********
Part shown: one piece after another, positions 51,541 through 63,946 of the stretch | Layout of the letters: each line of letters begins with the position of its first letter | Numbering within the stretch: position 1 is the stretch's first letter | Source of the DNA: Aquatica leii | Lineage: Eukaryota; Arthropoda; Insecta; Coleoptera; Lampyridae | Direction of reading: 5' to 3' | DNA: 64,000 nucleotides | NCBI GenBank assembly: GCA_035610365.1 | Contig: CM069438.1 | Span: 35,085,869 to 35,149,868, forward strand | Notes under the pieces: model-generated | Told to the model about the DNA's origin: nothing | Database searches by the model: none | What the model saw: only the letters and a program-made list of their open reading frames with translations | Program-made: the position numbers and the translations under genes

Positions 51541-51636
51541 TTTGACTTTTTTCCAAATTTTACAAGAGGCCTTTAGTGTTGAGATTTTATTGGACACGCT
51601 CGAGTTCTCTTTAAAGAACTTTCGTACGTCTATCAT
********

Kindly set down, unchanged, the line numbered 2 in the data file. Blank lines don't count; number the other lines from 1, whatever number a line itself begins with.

Positions 51541-51636